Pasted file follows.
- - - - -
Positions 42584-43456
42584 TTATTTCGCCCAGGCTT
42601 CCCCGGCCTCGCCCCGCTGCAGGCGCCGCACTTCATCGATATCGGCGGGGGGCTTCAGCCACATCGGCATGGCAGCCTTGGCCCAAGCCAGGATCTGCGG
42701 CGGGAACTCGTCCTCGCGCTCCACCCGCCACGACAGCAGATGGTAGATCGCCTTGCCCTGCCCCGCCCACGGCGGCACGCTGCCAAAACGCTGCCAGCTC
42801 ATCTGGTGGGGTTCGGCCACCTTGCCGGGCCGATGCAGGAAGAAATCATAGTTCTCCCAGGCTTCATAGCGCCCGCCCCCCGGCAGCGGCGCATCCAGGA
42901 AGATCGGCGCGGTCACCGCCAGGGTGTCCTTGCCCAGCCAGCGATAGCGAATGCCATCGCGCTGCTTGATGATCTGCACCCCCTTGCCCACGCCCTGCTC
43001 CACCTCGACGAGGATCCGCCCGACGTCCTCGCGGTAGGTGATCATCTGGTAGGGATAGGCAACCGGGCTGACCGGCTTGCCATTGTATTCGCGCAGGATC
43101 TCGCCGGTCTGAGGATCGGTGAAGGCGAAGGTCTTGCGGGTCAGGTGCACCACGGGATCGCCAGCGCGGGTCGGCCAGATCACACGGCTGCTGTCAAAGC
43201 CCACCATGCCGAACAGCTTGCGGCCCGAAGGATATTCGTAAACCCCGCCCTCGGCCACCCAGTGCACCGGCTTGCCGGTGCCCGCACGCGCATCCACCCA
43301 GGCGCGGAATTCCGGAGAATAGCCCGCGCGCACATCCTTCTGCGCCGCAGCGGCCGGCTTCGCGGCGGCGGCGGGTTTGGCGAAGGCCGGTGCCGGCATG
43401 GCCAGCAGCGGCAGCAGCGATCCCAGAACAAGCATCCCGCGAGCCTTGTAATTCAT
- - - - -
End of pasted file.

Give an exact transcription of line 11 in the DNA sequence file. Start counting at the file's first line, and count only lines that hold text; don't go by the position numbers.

43401 GCCAGCAGCGGCAGCAGCGATCCCAGAACAAGCATCCCGCGAGCCTTGTAATTCAT